More than $28 million awarded for new atrial fibrillation research centers to improve patient outcomes
Posted by on June 12, 2018 12:07pm EST
DALLAS, June 12, 2018 — The American Heart Association—the world’s leading voluntary organization dedicated to building healthier lives, free of cardiovascular diseases and stroke—announced today research grants totaling more than $28 million to the scientific teams that will create a new research network focused on understanding the causes of atrial fibrillation (AFib). The new knowledge they discover will provide a basis to generate more effective ways to treat and prevent the disease.
An estimated 6.1 million or more Americans were living with AFib as of 2010, making it the most common heart abnormality in the U.S. That number is expected to rise to 12.1 million by 2030.
Among the six institutions within the research network, the Sarah Ross Soter Center for AFib at the Cleveland Clinic will focus on questions in AFib care, seek new therapies, and test behavior change programs that show promise in preventing worsening symptoms from AFib. The Center Director is Mina Chung, MD, a clinical cardiac electrophysiologist who serves on the faculty at Cleveland Clinic. Sarah “Sally” Soter, a native of Columbus, Ohio, who lives in Palm Beach, Fla., and suffers from AFib, selected the center and is funding it with a $5 million gift along with her husband, Bill. A portion of the gift will support collaborative grants across the research network.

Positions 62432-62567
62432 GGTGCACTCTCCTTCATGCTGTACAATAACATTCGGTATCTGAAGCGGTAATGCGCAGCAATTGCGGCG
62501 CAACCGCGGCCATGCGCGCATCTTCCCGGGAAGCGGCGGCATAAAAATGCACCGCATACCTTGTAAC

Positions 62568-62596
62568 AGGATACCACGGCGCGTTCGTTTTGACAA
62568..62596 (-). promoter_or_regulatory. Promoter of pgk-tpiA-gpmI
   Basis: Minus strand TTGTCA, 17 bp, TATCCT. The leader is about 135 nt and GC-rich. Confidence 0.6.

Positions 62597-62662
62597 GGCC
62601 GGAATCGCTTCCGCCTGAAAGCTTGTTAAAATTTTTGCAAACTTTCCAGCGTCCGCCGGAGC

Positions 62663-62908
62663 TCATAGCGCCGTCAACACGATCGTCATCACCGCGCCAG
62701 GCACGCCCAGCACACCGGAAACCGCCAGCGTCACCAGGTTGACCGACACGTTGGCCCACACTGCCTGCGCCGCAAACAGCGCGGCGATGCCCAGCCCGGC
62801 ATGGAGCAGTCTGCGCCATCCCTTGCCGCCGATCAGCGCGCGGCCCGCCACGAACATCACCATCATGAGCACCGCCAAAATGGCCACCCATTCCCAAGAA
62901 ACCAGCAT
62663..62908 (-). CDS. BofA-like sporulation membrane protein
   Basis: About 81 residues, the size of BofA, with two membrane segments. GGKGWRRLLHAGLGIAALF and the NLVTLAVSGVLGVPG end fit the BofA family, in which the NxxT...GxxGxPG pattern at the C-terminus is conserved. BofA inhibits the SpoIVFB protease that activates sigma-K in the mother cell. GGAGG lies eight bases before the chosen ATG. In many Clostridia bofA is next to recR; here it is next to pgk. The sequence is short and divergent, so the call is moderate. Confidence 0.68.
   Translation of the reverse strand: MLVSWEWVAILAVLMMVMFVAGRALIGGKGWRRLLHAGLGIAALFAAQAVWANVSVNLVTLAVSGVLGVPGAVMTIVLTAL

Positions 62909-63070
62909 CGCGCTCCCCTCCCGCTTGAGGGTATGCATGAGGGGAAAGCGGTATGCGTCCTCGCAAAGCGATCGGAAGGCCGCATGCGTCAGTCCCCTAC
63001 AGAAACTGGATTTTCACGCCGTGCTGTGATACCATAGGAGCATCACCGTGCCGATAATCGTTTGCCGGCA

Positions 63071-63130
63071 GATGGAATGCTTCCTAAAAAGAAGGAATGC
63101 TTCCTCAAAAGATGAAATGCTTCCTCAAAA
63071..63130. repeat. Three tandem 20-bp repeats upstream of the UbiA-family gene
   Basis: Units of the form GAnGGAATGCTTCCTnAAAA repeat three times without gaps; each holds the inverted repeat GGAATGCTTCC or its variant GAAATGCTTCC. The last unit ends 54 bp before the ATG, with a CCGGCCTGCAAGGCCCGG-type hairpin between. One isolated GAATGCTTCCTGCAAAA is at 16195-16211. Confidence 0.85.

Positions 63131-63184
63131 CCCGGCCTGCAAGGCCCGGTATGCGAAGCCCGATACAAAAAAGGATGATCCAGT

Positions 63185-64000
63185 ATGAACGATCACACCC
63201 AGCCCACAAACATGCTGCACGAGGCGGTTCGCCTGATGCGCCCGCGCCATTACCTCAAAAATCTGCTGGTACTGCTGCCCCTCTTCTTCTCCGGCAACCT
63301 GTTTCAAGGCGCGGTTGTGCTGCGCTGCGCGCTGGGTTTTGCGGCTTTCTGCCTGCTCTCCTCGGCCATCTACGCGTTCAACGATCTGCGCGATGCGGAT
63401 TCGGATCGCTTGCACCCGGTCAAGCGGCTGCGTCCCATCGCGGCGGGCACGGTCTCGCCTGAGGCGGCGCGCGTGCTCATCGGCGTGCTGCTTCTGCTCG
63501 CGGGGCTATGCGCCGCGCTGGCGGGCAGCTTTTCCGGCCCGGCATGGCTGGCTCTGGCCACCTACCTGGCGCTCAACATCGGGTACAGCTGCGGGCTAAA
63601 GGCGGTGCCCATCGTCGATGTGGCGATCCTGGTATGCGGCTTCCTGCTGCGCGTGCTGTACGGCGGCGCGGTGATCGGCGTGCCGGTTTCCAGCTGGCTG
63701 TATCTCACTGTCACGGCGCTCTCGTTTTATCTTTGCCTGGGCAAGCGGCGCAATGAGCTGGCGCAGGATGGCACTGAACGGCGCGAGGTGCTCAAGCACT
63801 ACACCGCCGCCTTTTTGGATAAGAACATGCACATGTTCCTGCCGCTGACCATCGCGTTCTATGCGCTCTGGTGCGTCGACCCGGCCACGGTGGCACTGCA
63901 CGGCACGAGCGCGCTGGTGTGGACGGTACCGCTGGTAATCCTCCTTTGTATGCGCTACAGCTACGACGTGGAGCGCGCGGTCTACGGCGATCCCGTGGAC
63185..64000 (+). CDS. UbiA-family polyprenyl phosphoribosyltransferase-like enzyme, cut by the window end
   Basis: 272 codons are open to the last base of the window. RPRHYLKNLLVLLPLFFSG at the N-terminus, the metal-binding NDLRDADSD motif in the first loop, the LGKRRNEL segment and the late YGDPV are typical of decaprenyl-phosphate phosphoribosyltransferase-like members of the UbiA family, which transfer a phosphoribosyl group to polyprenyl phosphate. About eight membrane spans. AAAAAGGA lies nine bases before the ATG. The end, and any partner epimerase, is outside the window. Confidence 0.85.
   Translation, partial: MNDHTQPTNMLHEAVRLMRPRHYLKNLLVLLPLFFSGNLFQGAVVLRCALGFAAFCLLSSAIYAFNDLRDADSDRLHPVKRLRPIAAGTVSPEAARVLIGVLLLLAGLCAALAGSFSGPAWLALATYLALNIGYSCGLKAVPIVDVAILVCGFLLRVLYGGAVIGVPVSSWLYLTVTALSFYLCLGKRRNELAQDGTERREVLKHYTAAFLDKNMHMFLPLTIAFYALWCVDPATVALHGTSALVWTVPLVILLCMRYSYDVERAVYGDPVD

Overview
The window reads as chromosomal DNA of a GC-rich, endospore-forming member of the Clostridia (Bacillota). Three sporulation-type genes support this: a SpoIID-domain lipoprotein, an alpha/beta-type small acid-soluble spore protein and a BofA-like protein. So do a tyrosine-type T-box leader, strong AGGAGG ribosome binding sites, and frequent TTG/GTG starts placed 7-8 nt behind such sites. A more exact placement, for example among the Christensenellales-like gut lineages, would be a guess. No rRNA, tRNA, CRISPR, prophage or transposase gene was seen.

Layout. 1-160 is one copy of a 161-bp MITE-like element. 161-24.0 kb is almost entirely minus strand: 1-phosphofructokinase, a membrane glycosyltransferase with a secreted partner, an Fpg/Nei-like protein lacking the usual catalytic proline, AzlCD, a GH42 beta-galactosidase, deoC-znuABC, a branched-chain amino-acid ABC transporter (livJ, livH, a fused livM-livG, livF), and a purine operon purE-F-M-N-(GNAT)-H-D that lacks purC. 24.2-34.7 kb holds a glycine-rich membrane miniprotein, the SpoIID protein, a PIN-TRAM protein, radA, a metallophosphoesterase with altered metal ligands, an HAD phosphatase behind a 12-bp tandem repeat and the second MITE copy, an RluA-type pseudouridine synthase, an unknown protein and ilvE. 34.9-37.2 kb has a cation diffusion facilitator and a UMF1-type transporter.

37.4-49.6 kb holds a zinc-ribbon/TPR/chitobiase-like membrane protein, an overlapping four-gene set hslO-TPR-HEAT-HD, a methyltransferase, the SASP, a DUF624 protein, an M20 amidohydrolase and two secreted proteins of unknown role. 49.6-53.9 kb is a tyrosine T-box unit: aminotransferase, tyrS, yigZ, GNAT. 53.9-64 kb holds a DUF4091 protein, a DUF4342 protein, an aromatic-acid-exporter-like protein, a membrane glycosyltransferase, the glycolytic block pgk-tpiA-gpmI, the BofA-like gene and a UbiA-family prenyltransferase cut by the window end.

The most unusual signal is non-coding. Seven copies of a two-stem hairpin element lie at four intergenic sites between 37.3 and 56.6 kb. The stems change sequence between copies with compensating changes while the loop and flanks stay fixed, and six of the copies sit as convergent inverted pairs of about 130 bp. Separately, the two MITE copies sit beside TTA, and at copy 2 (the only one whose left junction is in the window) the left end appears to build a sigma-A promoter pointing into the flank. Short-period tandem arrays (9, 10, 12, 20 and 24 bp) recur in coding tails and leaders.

Two Decision-making and Choices to Inform Dialogue and Empower AFib patients (DECIDE) Center grants were also awarded. The DECIDE Centers will create or adapt shared decision-making tools, validate them and directly compare and evaluate the decision tools and approaches in patients with AFib and their clinicians. The two DECIDE Centers are: